- Learn more about COVID-19 guidance for long-term care homes
- Learn more about COVID-19 guidance for retirement homes
Please note that residents of long-term care homes or retirement homes are not required to wear masks.
Temporarily Taking Off Your Mask
If you are is a setting that requires masking, you should be able to take it off temporarily:
- To receive services that require you to take it off (for example, at the dentist or doctor’s office)
- To engage in an athletic or fitness activity
- To eat or drink
- As necessary for health and safety purposes
Exceptions to Masking
In settings where masking is advised or is required, there are some situations when you should not need to wear one. These include:
- Children – Wearing a mask is not recommended for children younger than two years old
- Health and Accommodations – You should not need to provide medical documentation to support any of the exceptions below
- Have a medical condition that inhibits your ability to wear a face covering
- Are unable to put on or remove your face covering without help from someone else
- Receiving accommodations according to the Accessibility for Ontarians with Disabilities Act, 2005 or the Human Rights Code.
Poor ventilation in indoor spaces is linked to increased transmission of respiratory infections, particularly if the space is small. Ventilation should be improved whenever possible by increasing the amount of fresh air that flows into a space and by removing virus particles from the air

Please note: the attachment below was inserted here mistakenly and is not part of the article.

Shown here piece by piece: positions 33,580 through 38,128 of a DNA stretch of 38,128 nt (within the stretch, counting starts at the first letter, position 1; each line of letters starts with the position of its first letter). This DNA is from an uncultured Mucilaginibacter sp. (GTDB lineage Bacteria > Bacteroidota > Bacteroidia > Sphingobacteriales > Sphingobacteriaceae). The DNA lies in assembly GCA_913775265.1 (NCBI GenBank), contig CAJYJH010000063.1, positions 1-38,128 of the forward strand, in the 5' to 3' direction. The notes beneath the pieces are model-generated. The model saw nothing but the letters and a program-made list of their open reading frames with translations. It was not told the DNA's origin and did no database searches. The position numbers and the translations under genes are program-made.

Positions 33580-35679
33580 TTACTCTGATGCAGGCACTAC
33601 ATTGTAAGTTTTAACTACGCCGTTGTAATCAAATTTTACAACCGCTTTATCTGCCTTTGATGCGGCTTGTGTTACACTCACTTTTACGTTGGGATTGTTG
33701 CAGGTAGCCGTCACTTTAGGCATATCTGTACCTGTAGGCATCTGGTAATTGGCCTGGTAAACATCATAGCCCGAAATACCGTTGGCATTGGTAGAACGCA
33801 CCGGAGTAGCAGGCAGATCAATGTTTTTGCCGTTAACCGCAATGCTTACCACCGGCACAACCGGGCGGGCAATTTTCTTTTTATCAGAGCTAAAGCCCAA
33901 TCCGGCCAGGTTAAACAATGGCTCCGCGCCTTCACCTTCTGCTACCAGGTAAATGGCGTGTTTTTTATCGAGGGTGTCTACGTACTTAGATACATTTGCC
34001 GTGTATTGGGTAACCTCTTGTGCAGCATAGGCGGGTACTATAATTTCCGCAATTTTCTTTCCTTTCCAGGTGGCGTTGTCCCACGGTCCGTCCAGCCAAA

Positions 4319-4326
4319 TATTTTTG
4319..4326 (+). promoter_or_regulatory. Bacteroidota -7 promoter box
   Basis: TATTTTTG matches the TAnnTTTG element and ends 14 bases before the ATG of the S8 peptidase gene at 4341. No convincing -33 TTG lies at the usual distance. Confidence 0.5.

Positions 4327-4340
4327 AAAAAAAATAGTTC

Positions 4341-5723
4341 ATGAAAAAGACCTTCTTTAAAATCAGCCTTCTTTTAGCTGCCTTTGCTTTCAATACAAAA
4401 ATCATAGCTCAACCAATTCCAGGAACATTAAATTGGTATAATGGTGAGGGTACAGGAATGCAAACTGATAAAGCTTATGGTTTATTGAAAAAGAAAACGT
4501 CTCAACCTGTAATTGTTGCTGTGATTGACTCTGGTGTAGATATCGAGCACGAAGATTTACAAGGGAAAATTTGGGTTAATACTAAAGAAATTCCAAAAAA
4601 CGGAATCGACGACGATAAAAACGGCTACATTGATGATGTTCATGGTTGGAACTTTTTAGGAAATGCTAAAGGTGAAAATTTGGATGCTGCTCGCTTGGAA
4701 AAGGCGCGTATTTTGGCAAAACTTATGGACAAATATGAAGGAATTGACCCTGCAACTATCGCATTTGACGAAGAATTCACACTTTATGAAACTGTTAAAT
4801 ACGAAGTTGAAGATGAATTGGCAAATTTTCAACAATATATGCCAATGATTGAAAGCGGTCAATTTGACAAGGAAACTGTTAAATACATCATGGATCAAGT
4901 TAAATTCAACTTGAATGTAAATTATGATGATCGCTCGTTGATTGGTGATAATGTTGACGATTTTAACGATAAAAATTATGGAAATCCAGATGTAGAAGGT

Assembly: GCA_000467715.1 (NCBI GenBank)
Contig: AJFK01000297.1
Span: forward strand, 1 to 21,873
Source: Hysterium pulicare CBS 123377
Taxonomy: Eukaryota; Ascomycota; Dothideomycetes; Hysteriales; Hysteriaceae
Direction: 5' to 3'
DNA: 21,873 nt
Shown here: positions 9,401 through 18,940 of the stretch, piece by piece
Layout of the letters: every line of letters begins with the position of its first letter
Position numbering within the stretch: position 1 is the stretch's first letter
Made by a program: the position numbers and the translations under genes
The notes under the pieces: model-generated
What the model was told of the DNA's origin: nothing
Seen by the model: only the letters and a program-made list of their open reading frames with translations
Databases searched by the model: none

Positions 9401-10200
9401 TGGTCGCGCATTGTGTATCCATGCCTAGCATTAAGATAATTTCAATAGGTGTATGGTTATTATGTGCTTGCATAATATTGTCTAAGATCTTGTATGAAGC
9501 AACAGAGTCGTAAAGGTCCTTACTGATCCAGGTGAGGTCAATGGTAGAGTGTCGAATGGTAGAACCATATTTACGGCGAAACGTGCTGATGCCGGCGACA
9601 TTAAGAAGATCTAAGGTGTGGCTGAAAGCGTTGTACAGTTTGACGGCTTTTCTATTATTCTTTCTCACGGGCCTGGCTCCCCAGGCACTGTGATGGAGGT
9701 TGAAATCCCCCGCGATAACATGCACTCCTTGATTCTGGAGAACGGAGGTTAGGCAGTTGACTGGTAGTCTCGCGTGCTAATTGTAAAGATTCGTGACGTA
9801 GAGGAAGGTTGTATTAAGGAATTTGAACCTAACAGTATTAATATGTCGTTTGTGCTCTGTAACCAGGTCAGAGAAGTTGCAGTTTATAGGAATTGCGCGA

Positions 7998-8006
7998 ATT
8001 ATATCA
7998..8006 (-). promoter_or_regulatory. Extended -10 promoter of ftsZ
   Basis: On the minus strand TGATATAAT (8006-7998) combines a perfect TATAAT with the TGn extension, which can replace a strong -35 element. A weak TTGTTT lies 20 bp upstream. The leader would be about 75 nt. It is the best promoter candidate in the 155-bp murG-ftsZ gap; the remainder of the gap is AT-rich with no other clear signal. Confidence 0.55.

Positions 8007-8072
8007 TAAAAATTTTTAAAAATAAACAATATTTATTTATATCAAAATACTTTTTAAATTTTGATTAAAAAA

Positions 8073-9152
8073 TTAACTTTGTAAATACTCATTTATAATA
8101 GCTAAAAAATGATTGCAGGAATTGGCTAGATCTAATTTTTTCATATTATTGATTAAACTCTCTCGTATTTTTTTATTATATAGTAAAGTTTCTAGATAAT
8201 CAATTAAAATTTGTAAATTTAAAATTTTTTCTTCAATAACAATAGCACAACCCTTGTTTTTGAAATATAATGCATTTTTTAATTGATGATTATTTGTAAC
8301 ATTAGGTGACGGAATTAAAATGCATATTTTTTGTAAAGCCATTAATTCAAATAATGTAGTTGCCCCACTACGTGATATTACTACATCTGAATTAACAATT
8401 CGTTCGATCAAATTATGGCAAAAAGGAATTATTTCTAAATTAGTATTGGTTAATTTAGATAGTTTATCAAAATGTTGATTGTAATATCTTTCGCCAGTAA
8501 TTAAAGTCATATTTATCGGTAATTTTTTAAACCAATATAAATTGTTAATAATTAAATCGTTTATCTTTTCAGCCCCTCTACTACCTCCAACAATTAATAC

To improve the ventilation of indoor spaces, you can:
- Open windows and doors regularly when possible. If weather, safety or air quality are a concern, open doors or windows for a small amount or for a few minutes at a time.
- Use portable air cleaners/filterers
- Use ceiling fans or portable fans positioned away from people and near open windows and doors to bring in fresh air, weather permitting
To reduce your personal risk, you can also consider wearing a well-fitted mask, limiting the amount of time spent in crowded indoor spaces, and keeping your distance from others
Cleaning is the physical removal of dirt and germs from a surface by wiping, scrubbing, or washing. Disinfecting on the other hand kills germs using a chemical solution.
- Some products can only be used for cleaning, some products can only be used for disinfecting, while some can be used for both. Make sure you read the instructions to understand how best to use the product
When cleaning and disinfecting, it’s important to focus on high-touch surfaces and objects in your home, especially when they’re visibly dirty or when someone in your home is sick. These are areas where germs are likely to settle
- High-touch surfaces and objects in your home may include:
- Toys, toilets, light switches, laundry hampers, phones, television remotes, & other electronics, door handles, doorknobs, refrigerators, dishwashers, cabinets, & faucets
Depending on the product you’re using, you may need to:
- Wear protective equipment like gloves, safety glasses or goggles
- If you’re using gloves, wash your hands with soap and water for at least 20 seconds after you remove them. If you don’t have any soap and water, use an alcohol-based hand sanitizer containing at least 70% alcohol
- Open a window or use fans to move the air around. Some products need to be used in well-ventilated areas
- Make sure the product is on the object or surface for enough time for it to do its job
- Properly store and dispose of the product when you’re finished